The flat had no balcony, but it did have a set of concrete steps up to the front door that were ours alone. As soon as our first winter was over, I started to buy plants and to move them outside. I started with yellow primroses from the coop and graduated, as the sun strengthened, to ivy leaved geraniums, that trailed red flowers over each open step. In the wonderful botanical garden I snipped a few modest cuttings of lemon, peppermint and rose scented geraniums, potted them up and nursed them and soon it was almost impossible to get up the step and into the flat for perfumed and coloured plants.

Watering became an obsession, as each plant was in a planter small enough to fit each individual step and one day of sunshine could dessicate  the whole pot.

We had been given very precise instructions when we rented the flat about what was allowed and what was “verboten”. Using the washing machine or showering after 10 at night was not allowed; hanging out washing was not allowed and shaking a table cloth out of the window was punishable by death. I was therefore very careful not to irritate my neighbours below by over watering and dripping on their doorstep. However after two years of squeezing more and more plants into our improbably small space, My Swiss neighbour actually volunteered to water my babies when we went away and started to talk to me!

At the top of the steps we put the tiniest BBQ known to man and if we each sat on a different step there was just space for us both to eat a chicken leg and for our cat, Bonkers the Magnificent ( who had survived Zambia, Kazakhstan and  six months quarantine in England) to survey his new, peaceful and eminently edible kingdom.

 

Kaskhstan. All My Gardens Part 8

All my Gardens part 7 : Zambia .

All my Gardens- part 6 : Brazil – humming birds and high rise.

All my Gardens -Part 4: Costa Rica and the big world.

 

 

 

 

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All my Gardens- part 6 : Brazil – humming birds and high rise.

São Paulo Brazil has about 20 million inhabitants and from my first experience, only one tree.

I could see the tree from my apartment on the fifteenth floor. It was in a school yard a long way down and it was completely dwarfed by the high rises that surrounded it. São Paulo was the most relentlessly urban environment in which I have ever tried to grow a garden and yet a city more in need of green it would be hard to imagine.

When we arrived in our first apartment we stepped over the street children huddled together like puppies under blankets. When I looked out onto the balcony I felt I was falling into the most profound pit I had ever seen, as the earth that should have surrounded the building was being excavated to a terrifying depth, to build the sky scraper next door.

We didn’t stay long.

There were a few more trees near the next apartment we lived in, but they too were dwarfed into insignificance by the dimensions of the buildings.

 

From this second balcony I hung ferns in baskets and tried my best to make a wall of green with ficus trees, crotons and butterfly palms.  Bigonias are native to Brazil and an assortment of types gave colour and leaf shapes to my attempt to block out the view of the city.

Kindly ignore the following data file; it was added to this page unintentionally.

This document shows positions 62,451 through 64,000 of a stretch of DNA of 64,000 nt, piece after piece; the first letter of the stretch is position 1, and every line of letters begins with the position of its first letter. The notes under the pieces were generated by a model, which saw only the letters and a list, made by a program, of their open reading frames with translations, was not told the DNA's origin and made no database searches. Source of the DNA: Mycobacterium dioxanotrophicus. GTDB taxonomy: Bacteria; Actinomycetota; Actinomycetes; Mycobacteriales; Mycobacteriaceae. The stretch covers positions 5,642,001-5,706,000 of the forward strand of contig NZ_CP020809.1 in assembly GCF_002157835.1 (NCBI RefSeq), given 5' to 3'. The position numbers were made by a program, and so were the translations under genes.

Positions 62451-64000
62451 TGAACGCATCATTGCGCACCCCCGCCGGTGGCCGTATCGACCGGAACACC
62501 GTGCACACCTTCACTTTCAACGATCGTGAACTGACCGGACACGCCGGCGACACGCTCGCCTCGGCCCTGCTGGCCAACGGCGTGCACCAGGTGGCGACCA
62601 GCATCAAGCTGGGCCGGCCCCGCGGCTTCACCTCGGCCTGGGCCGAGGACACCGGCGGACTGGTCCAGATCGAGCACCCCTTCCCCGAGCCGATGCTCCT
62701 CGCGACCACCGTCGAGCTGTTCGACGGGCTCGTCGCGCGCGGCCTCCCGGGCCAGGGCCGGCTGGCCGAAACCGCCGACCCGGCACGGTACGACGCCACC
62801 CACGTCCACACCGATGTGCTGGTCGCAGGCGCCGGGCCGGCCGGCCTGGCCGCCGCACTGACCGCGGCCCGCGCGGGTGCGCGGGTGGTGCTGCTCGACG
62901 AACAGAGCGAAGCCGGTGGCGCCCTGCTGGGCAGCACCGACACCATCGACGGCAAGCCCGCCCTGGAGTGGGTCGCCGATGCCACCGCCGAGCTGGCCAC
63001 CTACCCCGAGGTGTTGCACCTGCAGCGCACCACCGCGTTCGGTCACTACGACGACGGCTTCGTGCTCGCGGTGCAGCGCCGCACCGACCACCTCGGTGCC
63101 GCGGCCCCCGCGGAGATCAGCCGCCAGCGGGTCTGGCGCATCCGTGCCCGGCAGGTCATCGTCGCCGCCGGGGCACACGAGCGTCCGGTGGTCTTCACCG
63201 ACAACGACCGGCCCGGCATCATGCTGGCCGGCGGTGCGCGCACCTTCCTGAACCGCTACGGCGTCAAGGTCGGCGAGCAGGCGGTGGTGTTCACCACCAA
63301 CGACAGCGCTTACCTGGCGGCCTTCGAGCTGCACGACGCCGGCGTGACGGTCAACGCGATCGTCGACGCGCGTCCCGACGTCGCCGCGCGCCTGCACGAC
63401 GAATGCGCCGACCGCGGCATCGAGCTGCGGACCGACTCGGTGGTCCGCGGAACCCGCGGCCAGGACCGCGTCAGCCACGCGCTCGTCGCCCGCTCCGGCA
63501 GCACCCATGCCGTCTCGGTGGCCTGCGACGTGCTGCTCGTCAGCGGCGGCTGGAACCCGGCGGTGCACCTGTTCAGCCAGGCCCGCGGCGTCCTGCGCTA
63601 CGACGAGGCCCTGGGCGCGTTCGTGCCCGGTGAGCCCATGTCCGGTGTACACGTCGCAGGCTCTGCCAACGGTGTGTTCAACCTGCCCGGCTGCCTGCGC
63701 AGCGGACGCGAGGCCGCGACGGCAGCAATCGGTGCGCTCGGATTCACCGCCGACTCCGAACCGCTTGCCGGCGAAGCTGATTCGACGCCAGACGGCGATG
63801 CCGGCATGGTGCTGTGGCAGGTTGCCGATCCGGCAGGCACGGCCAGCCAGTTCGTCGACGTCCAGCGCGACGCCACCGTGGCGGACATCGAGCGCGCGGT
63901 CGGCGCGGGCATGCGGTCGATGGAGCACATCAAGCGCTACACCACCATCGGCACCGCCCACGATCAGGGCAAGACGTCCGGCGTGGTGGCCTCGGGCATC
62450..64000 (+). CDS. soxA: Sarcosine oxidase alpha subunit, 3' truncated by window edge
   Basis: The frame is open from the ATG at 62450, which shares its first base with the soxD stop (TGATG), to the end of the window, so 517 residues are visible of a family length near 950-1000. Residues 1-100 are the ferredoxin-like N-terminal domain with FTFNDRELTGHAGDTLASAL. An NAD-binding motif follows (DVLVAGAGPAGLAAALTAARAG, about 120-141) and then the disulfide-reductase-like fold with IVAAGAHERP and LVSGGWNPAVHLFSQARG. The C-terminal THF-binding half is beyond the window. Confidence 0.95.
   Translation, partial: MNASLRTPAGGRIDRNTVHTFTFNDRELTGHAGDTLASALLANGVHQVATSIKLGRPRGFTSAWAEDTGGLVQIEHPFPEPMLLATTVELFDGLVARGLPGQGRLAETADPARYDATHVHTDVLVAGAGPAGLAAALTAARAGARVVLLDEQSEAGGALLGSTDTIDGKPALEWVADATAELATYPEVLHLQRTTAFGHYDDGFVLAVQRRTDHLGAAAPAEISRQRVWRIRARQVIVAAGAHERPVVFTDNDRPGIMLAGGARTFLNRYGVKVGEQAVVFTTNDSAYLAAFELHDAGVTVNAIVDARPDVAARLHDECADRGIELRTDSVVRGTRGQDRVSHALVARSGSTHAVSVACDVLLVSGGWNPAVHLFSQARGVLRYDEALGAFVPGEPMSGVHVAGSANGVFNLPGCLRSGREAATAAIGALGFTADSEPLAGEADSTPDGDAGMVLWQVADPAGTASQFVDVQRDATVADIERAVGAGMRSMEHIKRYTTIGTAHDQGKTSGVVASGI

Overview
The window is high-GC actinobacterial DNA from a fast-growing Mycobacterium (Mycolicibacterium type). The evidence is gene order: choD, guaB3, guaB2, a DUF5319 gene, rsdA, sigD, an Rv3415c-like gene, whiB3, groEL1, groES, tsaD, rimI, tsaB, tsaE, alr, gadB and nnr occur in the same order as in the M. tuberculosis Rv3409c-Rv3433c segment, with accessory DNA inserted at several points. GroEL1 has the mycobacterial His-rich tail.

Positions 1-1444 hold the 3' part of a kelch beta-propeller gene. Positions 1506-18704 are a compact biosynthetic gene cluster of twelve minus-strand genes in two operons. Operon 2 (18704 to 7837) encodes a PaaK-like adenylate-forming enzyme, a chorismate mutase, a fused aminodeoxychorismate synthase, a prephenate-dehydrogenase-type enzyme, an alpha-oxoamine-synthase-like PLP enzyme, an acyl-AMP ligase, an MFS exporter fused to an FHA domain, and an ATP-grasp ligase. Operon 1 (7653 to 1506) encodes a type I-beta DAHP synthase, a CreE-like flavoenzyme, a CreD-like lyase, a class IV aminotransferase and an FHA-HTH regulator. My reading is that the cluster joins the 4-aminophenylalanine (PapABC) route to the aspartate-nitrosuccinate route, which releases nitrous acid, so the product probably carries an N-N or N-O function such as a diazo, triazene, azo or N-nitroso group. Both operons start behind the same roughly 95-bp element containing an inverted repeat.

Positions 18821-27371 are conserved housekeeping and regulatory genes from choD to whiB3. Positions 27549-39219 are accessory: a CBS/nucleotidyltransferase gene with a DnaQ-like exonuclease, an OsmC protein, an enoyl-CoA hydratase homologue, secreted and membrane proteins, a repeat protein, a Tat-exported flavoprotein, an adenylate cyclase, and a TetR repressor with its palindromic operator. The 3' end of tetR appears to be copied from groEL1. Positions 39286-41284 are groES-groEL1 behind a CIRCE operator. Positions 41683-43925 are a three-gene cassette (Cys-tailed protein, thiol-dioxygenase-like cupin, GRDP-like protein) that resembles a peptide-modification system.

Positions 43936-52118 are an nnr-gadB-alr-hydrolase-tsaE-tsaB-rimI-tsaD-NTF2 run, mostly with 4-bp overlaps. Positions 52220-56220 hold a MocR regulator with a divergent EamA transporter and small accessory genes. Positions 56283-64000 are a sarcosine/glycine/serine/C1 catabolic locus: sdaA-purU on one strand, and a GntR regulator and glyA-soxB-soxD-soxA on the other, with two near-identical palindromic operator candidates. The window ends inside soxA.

Wildlife is more tenacious than we think however, and a feeder soon attracted a spectacular swallow tailed blue humming bird that had swapped a life sipping nectar from blossoms in the topical forest for a city life drinking sugar water from a plastic feeder. The blue grey taneger we had first met eating chilies in our Costa Rican garden appeared again in Brazil on this high rise balcony and even built a nest, as delicate as a wren’s, in an old plant pot. She even laid eggs, but three days of colossal thunderstorms sent apocalyptic lightening and biblical rain across the city and somewhere in the storm she was lost and her eggs were never hatched.

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(I found her photo in an old scrap book)

In our local bar, where we sat at pavement tables shouting above the roar of the traffic, fruit bats picked ripe fruits from the few road side trees. They must have been able to smell when the fruit was ripe and the bats appeared in their hundreds for a few day only hanging clustered like ghouls with their large intelligent canine faces, observing us drinking cold beer far below.

On the edge of Sao Paulo is a wonderful place called Pedra Grande. Before the city grew into the chaotic megalopolis that it is today, an enlighten city father decided to protect the city’s watershed. In order to do this a very large chunk of Atlantic forest around a rock outcrop was spared the axe and to this day Paulistas can walk amongst the real tropical sky scrapers of giant trees and delight in three toed sloths, howler monkeys and magnificent toucans only a short drive from down town. This remnant of paradise was our salvation and we spent each weekend there buried in the deep green and the brilliant colours that make up a tropical forest.

To climb to the top of Pedra Grande is to understand the true shape of the world.

The walker emerges from the shade of the thick forest, scrambles onto the smooth granite boulders and the conurbation of 20 million souls erupts into view. The tens of thousands of sky scrapers bristle up into the smog hazed sky and then slope away into infinity, as the curvature of the planet is revealed in this awful, breathtaking monument to the human ability multiply and to build.

No balcony garden anywhere could compensate for that knowledge.

https://cathysrealcountrygardencom.wordpress.com/2018/03/10/down-to-earth-in-switzerland-all-my-gardens-part-9

All my Gardens-Part5 England and almonds.

All my Gardens -Part 4: Costa Rica and the big world.

All my Gardens – part 3: Wild Wales.

All my Gardens: part 2 Garsington Manor and beyond.

In Cold Time (All my gardens :part 1)